Based on the TV show from PBS Kids, Word Girl defends her city from super villains and small vocabularies. From Professor Two Brains to The Butcher, super-villains just don’t know when to quit! However, in each of these adventures, Word Girl is there to save the day and define some new words.
Each book consists of two separate tales of derring-do featuring Word Girl, her alter ego, Becky, and Becky’s pet monkey Bob who doubles as her sidekick, Captain Huggy Face. The tales are compact episodes in which the situation is set up, the villain hatches an evil plot, and Word Girl finds a way to come out victorious. Though Word Girl’s massive vocabulary and ability to define words are touted as her superpower, she usually manages to defeat her foes with the more standard powers of flying and super strength. Don’t worry, the violence is at a minimum, with Word Girl throwing tomatoes to temporarily blind a foe or tricking her enemies in some way, rather than a “Smash! Ka-pow!” fight scene. Clever thinking overcomes the bumbling bad guys without anyone needing to resort to a punch in the face.
While only one of the episodes has a lake of melted fondue, all of the episodes contain a great deal of cheesiness. However, the over-the-top characters are embraced by the creators, showing a self-awareness of the cheese factor. Since the target age groups enjoy clear cut good and bad guys, Word Girl just takes everything up a notch. The vocabulary lessons don’t always fit in with the action, but the super villains aren’t hesitant to point that out. Not all of the vocabulary words are specifically defined, which helped me find a giggle with Lady Redundant Woman. While the action and characterizations may pander to the young crowd, the dialogue maintains a high reading standard. This may be a turn off to some reluctant readers who could find some of the vocabulary tricky, but with most of the difficult words defined in the text, this could be a great opportunity for them.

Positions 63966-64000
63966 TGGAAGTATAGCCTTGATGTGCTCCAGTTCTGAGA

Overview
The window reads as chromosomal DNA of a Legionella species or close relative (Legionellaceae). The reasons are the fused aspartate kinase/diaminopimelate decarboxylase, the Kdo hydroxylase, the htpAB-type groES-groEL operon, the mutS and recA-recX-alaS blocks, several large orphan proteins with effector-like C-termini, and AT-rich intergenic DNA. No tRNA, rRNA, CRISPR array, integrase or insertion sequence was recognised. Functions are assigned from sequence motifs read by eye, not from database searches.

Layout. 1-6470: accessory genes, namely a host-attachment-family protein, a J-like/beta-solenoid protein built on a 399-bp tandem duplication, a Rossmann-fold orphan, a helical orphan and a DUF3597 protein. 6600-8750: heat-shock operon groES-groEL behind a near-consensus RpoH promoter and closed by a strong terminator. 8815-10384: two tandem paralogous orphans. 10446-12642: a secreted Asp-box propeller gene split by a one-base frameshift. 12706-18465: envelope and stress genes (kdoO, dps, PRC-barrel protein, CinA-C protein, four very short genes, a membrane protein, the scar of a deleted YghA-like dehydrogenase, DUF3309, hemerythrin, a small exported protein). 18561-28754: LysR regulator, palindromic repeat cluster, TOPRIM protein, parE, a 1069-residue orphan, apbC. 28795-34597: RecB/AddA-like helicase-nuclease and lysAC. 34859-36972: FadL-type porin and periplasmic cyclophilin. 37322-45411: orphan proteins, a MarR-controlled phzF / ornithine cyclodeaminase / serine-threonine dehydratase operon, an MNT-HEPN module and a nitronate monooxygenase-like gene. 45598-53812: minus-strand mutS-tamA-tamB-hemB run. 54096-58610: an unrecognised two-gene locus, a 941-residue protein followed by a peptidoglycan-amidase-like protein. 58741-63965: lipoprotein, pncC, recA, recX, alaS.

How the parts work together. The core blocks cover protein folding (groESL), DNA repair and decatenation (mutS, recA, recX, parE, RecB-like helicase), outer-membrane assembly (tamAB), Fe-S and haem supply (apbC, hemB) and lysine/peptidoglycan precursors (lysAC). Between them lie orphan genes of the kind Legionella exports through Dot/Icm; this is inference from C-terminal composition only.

The art follows the PBS cartoon’s style with muted, simple backgrounds and clear lines defining the characters. People and the objects they’re interacting with are drawn in the most detail, sometimes to great effect. The expressions on characters’ faces, specifically on Word Girl’s, are my favorite, illustrating perfectly the exasperation of this highly intelligent young lady who is surrounded by idiots.
Once I decided to accept the cheesiness, Word Girl reminded me of a less violent PowerPuff Girls kind of comic, aimed at a younger audience, but with vocabulary lessons. The best part for teachers and librarians will be the TV show and the large collection of online resources available. Kids can play the games on the site, and clicking on the “Teachers” link will take you to educational tie-ins and lesson plans using Word Girl’s emphasis on the power of language.
Word Girl series
by Chris Karwowski, Anita Serwacki
Art by Steve Young, Ryan Young
Coalition of Malice, ISBN: 9781608866786
Word Up, ISBN: 9781608866809
The Incredible Shrinking Allowance, ISBN:9781608866793